Take a match 3 that involves symbols growing out of the ground and matching them by moving one symbol at a time from one spot of the map to another (Harvest Mania), add a dash of Wonderland Adventures’ cute characters and the idea of “exploring” a map for keys to open doors as well as finding bonus coins and power-ups, confine it to a screen-sided map with no scrolling, wrap it all up in gorgeous, sparkling graphics, and you have Emerald Tale. By no means original, but it’s definitely a whole lot of addictive fun.

The storyline in Emerald Tale is a very Zelda-like one, where a princess has been kidnapped and you (a simple peasant) must save her. So you travel the lands trying to get to her, with a number of levels in the way between you and the final puzzle. It seems to be written entirely in Engrish. The grammatical mistakes made me cringe enough to not ever show it to a child developing his vocabulary, otherwise the game contains no references to violence whatsoever.

The goal of each level is to get your fussy headed character to the exit. Sometimes there might be entire mountains in the way, others just a door where you have to blow up a mountain to get to the key. Other times you’ll face iron blocks that can only be destroyed by fire, and some levels all that’s between you and the exit are a few blocks. Each level contains a gem that you can collect to complete “tablets” as well as sometimes containing a treasure that you can equip later for increasing the number and power of your power-ups. Sometimes there are more than one exit, and you have to choose which one you want to go through. Thankfully, you can easily replay a level in the world map to choose another exit as soon as you’re done.

What would a match-3 be without power-ups? Emerald Tale has plenty of these and the results are quite impressive. There are the standard bombs that destroys foundations, rain of fire that destroys from the top down, rockets that selectively targets obstacles and not blocks, fire crackers that targets a “+” sign area.  These randomly grows from the ground just like runes, and how often they appear and how strong they are depends on the three treasures you can equip before starting each level. Matching these power-ups to two same-colored runes activates them.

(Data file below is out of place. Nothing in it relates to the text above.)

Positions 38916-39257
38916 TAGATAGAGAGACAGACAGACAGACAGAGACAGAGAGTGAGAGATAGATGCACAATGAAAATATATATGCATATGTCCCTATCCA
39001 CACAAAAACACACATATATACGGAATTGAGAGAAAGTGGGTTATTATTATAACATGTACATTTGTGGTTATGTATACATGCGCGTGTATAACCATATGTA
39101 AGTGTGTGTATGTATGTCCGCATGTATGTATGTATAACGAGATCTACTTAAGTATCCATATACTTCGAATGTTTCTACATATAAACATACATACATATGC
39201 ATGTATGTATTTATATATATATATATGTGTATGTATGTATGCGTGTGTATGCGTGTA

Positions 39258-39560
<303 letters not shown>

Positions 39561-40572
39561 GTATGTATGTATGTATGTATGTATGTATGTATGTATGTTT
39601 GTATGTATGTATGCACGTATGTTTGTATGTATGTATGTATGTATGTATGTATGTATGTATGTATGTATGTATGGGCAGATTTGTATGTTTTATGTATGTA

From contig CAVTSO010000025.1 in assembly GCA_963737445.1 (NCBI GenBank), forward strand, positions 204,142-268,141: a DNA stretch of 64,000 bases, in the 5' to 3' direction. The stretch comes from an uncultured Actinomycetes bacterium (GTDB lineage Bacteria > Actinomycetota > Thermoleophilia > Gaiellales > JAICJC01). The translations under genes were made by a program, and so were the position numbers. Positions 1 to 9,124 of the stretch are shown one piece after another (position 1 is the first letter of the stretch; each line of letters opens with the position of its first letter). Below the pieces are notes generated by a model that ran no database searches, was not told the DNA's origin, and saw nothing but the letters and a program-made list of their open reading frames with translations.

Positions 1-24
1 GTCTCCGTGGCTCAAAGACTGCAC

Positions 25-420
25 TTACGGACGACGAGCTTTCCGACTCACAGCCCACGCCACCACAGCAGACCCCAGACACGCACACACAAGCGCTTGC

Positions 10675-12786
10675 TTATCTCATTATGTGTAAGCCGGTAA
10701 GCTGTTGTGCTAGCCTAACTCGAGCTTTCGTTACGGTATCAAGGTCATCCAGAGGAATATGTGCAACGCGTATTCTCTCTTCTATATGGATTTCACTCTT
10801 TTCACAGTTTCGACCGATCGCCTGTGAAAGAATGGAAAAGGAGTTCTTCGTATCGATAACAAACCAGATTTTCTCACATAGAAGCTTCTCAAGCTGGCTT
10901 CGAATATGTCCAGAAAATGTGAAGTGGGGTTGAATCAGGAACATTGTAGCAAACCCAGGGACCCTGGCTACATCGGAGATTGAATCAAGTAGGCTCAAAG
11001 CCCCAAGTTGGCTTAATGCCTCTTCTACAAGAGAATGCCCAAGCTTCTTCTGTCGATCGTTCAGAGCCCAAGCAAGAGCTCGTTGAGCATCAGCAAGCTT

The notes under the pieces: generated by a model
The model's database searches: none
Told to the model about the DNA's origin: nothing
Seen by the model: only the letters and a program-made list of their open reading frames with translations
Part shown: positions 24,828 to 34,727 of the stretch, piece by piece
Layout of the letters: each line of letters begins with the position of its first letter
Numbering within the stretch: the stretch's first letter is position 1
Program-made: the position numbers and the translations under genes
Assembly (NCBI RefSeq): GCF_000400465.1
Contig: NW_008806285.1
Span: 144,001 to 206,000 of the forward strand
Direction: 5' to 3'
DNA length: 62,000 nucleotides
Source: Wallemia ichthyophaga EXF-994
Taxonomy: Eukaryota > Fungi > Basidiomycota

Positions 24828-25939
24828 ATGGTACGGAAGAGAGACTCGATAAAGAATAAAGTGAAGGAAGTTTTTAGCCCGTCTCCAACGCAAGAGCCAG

As you progress in the game, you will meet many other cute fussy headed characters that looks suspiciously like those from Wonderland Adventures. They will give you hints about the level you’re in, and sometimes hint at other levels that you can get to. They really don’t add too much to the game aside from cuteness – signs could’ve done the same job, since these characters are stationary.

There are 4 tablets that you can complete, with gems you can find in the levels. They don’t seem to add too much to the game aside from giving you another motivation to blow up everything in each level to get to them. If you miss one though, it’s hard to find it on your way back – there’s no way to find out what’s left in a level to get once you’re outside of it. It would be very, very nice to get a tooltip on what’s left in a level.

Emerald Tale is a beautiful game. All the objects in each level are perfectly rendered, the world map is beautifully drawn. The level of detail everywhere you look is simply stunning. To top that off, the background music and the sound effects are wonderful as well. I can’t get over how good this puzzle game looks!

There are a lot of levels. 110 of them. Each of time will take anywhere from a minute to 20 minutes to finish, depending on your level of completeness – find the exit or find everything? Should you find the secret exit or just go with the normal levels? Talk to all the characters or plow right through? Each level is automatically saved so you can continue whenever you like – it’s the perfect minute game. I had a lot of fun playing this – definitely worth the buy.

Advertisements